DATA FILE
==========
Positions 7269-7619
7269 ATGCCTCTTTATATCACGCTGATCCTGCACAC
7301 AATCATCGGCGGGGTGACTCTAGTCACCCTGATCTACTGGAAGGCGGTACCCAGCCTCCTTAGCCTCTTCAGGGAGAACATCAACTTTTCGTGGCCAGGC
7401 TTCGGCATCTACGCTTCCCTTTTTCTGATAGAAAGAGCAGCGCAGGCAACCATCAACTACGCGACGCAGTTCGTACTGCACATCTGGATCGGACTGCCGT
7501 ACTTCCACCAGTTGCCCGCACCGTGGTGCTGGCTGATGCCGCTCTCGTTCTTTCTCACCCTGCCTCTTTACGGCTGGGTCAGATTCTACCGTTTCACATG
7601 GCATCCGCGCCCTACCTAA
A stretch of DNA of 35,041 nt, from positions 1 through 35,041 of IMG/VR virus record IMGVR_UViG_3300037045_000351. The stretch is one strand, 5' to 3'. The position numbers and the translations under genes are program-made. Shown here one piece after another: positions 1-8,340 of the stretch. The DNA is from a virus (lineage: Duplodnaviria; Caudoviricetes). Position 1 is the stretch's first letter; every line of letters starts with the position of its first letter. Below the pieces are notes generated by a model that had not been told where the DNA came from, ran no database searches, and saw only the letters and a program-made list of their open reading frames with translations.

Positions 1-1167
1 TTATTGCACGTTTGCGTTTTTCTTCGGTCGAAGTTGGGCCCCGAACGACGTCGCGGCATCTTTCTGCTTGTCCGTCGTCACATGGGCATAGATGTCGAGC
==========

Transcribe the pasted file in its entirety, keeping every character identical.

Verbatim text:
Positions 7269-7619
7269 ATGCCTCTTTATATCACGCTGATCCTGCACAC
7301 AATCATCGGCGGGGTGACTCTAGTCACCCTGATCTACTGGAAGGCGGTACCCAGCCTCCTTAGCCTCTTCAGGGAGAACATCAACTTTTCGTGGCCAGGC
7401 TTCGGCATCTACGCTTCCCTTTTTCTGATAGAAAGAGCAGCGCAGGCAACCATCAACTACGCGACGCAGTTCGTACTGCACATCTGGATCGGACTGCCGT
7501 ACTTCCACCAGTTGCCCGCACCGTGGTGCTGGCTGATGCCGCTCTCGTTCTTTCTCACCCTGCCTCTTTACGGCTGGGTCAGATTCTACCGTTTCACATG
7601 GCATCCGCGCCCTACCTAA
A stretch of DNA of 35,041 nt, from positions 1 through 35,041 of IMG/VR virus record IMGVR_UViG_3300037045_000351. The stretch is one strand, 5' to 3'. The position numbers and the translations under genes are program-made. Shown here one piece after another: positions 1-8,340 of the stretch. The DNA is from a virus (lineage: Duplodnaviria; Caudoviricetes). Position 1 is the stretch's first letter; every line of letters starts with the position of its first letter. Below the pieces are notes generated by a model that had not been told where the DNA came from, ran no database searches, and saw only the letters and a program-made list of their open reading frames with translations.

Positions 1-1167
1 TTATTGCACGTTTGCGTTTTTCTTCGGTCGAAGTTGGGCCCCGAACGACGTCGCGGCATCTTTCTGCTTGTCCGTCGTCACATGGGCATAGATGTCGAGC